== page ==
The Val d’Orcia area south of Siena is one of the most beautiful places to visit in Tuscany. In fact, the entire area has been named a UNESCO world heritage site. The region is characterised by harmony and perfection from its slow produced foods, its world famous wines and its balanced and elegant Renaissance buildings. If you’re headed to Montepulciano or Montalcino, don’t miss some of the amazing places in between.

The Perfect Vespa spotted in Montalcino.

When to Travel?

This region is gorgeous at any time of year but September and October are ideal months to visit the Val d’Orcia. Many of the grapes are being harvested and the weather is less hot. Plus you can experience the countryside with perfect fall colors.

View from San Biagio outside Montepulciano

Day One

Montepulciano

Montepulciano has a little bit of everything you could want from a visit to a medieval hillside town including amazing views of the Val d’Orcia region.

Piazza Grande in Montepulciano. On the left the Church of Santa Maria Assunta with unfinished facade.

Wine cellars you can visit for free to check out the enormous wooden barrels where they produce their famous reds.

Cantina Contucci right next to Piazza Grande.

We stopped in at Cantina Cantucci and Talosa Cantina both of which allow you to descend into their cellars for a look around or have a tasting.

Montepulciano is famous for its red wines like Vino Nobile di Montepulciano.

Medieval squares and lanes (with plenty of shopping).

And an absolutely unparalleled view from the tower of the Comune di Montepulciano in Piazza Grande. Go before sunset for the best light!

Church of San Biagio

If you are in the vicinity of Montepulciano, you must stop at this incredible church just outside of town.

View of San Biagio from Montepulciano.

Finished in 1540 by architect Antonio da Sangallo the Elder, it embodies the Renaissance ideals of harmony and balance. Built on a Greek cross plan, it’s central dome rests on a square central base, surrounded by four arms of the church in equal length.

This was the original plan that Bramante had for St. Peter’s Basilica and can also be seen in Rome in the Tempietto on Gianicolo hill. It is no exaggeration to say that when you walk into this architecture it calms you.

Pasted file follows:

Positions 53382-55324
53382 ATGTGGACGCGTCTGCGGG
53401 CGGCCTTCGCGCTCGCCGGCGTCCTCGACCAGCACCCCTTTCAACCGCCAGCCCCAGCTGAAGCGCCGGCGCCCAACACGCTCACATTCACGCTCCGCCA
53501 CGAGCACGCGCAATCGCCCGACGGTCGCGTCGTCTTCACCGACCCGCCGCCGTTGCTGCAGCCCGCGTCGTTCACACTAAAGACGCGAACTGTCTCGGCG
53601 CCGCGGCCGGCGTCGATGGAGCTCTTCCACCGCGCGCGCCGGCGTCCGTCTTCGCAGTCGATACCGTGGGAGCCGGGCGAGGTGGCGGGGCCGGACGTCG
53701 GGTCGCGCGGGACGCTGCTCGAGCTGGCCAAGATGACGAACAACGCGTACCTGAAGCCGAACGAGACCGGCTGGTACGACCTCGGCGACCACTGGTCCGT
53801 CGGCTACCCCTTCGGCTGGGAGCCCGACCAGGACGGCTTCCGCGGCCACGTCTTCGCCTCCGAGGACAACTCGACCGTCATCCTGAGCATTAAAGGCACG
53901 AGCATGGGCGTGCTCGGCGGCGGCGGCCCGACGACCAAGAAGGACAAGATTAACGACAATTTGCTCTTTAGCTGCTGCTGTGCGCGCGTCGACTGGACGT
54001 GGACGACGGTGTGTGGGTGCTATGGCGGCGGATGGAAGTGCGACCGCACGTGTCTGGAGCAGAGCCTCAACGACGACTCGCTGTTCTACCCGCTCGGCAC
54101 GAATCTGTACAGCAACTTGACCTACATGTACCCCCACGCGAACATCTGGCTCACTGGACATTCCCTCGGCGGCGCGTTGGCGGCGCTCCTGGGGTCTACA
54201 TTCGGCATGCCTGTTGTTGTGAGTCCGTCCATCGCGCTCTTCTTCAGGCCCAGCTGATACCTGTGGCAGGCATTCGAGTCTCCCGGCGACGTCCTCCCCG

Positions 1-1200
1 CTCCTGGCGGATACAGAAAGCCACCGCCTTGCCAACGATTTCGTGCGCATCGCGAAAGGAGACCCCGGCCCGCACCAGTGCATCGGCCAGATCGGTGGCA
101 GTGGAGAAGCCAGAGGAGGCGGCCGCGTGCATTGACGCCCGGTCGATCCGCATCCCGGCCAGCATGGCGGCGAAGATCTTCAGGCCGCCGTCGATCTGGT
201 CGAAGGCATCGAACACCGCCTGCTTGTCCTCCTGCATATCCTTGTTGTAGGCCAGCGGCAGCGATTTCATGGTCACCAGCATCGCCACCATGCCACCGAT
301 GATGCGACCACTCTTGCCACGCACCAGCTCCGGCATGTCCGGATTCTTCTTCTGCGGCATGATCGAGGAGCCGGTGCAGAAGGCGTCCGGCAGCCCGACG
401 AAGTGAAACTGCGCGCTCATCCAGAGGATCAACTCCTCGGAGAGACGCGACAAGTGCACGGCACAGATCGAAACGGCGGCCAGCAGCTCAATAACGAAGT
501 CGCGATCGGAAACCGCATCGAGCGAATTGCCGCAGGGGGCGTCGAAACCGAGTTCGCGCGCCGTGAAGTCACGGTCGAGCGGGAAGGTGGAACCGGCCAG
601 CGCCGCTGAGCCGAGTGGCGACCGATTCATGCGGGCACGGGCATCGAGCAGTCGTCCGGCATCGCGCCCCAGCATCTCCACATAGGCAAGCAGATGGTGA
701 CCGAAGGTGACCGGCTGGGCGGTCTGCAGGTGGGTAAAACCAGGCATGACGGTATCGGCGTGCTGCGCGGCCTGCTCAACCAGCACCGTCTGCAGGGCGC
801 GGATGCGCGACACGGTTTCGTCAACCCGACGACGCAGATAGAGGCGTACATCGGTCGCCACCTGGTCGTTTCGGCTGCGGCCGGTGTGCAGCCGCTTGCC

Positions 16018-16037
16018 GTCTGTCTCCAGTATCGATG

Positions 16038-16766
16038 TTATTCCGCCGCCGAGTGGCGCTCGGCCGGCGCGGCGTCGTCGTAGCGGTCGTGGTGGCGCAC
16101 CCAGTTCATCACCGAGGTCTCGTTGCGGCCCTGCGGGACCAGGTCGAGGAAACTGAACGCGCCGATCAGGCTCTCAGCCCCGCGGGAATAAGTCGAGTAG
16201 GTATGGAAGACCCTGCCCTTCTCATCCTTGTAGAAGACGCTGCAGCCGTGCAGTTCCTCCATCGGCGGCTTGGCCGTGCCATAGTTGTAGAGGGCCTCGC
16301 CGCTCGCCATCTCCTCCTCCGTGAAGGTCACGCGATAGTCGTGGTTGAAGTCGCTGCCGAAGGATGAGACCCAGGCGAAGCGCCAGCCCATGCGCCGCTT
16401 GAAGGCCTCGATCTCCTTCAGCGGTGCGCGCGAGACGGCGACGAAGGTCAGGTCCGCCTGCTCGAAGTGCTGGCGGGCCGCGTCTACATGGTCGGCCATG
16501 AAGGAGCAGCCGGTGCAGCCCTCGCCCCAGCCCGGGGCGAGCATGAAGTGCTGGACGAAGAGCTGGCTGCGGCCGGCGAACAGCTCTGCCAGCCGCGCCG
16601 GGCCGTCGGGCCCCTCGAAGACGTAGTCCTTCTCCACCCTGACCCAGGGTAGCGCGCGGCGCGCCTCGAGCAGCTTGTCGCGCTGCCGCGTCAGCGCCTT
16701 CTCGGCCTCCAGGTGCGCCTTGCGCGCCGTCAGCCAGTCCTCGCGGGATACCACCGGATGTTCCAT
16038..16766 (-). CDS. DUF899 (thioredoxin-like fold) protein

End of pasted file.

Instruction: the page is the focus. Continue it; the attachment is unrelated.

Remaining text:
Everything is symmetrical and perfect. The purpose? To remind the viewer of God’s perfect universe that you reside in.

Whether or not you believe in the Christian God, this space creates a feeling of sacred harmony.

Day Two

Pienza: The Ideal Renaissance Town

Enea Piccolomini was born in a town called Corsignano but when he grew up to become Pope Pius II he turned his attention back to his hometown with one intention: to transform it into an ideal Renaissance city.

The View from Pienza.

What does that mean exactly? A city made to the measure of man – spacious enough to allow light and air and freedom, but with courtyards and spaces small enough to encourage community. Pienza (literally meaning “City of Pius”) was the new name for this town started in 1459 and it was the first of its kind.

Piazza Pia II: On the left the Palazzo Vescovile. Center: Cathedral. Right: Palazzo Piccolomini.

Remember the church of San Biagio (above)? Harmony, elegance, balance, perfection and beauty. Applied to a city! How could a citizen of such a place not be inspired to do his or her part to maintain an almost divine sense of peace and prosperity within himself, his community, and for his city?